Have you ever wondered how Maine got its boundaries, or why it looks
the way it does on a map? The idea of Maine’s independence from
Massachusetts had its detractors, not just from the so-called slave
states but even from within, and the northern and northeastern borders
were still in dispute over two decades after Maine became a state in
May’s second new installment of HOME: The Story of Maine explores
the tug-of-war with Canada, Britain and Massachusetts over Maine’s
boundaries and provides a historical perspective on the bloodless “Aroostook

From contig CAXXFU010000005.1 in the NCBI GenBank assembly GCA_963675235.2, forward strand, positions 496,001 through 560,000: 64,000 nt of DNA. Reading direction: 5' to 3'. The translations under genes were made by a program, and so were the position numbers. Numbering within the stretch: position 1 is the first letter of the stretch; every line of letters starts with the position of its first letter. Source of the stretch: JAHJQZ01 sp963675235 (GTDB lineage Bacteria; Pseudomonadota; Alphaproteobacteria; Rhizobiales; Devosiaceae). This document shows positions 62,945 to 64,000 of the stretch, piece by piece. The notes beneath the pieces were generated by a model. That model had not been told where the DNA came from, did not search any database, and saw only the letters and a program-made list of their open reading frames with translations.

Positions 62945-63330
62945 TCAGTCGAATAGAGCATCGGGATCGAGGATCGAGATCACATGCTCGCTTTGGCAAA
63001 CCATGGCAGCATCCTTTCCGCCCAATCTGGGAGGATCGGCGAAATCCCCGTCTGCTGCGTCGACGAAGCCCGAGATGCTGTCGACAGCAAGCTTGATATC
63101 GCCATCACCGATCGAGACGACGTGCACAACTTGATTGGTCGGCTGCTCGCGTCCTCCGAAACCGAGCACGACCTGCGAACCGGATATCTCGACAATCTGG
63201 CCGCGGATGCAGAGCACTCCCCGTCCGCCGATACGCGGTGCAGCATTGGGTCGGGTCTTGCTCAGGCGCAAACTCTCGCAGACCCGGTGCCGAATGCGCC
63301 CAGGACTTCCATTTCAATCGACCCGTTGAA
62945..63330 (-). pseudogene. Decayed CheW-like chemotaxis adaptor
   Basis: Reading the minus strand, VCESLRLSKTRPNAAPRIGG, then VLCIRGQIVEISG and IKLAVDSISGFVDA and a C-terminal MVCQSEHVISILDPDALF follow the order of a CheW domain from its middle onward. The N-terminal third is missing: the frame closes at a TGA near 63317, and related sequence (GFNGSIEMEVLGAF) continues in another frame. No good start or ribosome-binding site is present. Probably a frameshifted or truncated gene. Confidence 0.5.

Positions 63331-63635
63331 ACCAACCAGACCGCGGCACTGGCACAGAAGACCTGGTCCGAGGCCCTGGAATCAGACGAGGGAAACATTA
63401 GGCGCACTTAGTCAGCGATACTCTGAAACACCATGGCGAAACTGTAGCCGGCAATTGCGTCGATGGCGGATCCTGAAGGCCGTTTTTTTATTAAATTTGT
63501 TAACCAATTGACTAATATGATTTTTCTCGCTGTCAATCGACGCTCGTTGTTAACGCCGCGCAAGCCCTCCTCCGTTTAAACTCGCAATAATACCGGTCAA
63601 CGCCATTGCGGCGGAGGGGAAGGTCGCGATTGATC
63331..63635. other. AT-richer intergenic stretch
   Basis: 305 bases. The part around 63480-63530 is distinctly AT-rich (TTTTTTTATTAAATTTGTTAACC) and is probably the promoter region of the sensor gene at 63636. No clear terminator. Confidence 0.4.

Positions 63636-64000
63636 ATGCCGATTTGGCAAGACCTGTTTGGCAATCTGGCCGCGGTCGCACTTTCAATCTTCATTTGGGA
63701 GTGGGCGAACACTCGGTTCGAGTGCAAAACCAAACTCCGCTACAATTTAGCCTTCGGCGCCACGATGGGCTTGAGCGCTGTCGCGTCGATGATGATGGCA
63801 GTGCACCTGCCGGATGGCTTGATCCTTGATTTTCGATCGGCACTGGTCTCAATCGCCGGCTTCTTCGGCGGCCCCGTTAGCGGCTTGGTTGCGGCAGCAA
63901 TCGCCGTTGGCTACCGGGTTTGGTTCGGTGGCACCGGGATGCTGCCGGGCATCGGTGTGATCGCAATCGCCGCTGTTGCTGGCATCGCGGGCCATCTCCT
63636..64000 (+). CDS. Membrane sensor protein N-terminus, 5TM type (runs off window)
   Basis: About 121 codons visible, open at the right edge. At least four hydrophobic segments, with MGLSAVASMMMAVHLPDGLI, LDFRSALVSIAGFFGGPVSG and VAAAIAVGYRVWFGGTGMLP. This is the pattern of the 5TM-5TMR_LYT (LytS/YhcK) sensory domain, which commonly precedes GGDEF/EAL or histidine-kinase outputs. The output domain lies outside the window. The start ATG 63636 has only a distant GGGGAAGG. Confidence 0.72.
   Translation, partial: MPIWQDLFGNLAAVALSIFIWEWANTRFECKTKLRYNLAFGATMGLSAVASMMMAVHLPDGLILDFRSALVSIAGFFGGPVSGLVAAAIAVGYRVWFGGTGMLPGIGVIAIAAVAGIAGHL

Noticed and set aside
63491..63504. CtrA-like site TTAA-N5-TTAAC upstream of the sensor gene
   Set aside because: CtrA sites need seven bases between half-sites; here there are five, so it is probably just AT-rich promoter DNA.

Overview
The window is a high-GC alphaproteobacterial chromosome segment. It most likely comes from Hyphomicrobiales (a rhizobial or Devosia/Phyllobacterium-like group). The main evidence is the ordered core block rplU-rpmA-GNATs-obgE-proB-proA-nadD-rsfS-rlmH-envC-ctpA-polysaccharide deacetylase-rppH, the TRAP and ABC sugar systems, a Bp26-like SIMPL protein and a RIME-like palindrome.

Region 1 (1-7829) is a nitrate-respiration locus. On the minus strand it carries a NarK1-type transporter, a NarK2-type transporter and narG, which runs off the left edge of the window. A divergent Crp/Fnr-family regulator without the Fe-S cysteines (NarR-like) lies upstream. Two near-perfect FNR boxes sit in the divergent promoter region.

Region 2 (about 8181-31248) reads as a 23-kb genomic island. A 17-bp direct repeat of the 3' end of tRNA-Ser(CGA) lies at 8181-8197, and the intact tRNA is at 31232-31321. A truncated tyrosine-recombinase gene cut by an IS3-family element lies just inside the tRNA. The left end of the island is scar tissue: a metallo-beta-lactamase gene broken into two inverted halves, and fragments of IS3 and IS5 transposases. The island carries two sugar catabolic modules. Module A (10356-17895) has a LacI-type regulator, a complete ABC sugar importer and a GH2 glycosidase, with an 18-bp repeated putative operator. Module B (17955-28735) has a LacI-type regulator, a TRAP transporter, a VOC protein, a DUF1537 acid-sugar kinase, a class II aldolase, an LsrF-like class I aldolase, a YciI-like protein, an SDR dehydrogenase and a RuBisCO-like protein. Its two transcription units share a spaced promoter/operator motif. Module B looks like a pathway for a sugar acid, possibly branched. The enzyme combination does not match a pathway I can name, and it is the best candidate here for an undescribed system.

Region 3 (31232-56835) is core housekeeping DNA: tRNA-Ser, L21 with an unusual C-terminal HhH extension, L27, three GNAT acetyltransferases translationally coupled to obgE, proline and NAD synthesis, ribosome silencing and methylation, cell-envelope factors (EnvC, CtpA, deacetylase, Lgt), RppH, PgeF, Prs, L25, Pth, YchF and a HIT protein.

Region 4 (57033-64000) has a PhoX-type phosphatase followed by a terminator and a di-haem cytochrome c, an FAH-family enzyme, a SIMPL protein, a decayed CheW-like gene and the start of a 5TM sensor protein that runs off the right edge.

War” of 1839 that eventually drew a line through Madawaska and
Edmunston, New Brunswick and resulted in the creation of the
military outposts of Fort Fairfield and Fort Kent.
Also examined in this program is the quick rise of Eastport as a thriving
sea port to facilitate the illegal shipping of lumber to Britain in
violation of President Thomas Jefferson’s trade embargo, which
crippled Maine’s early forest economy.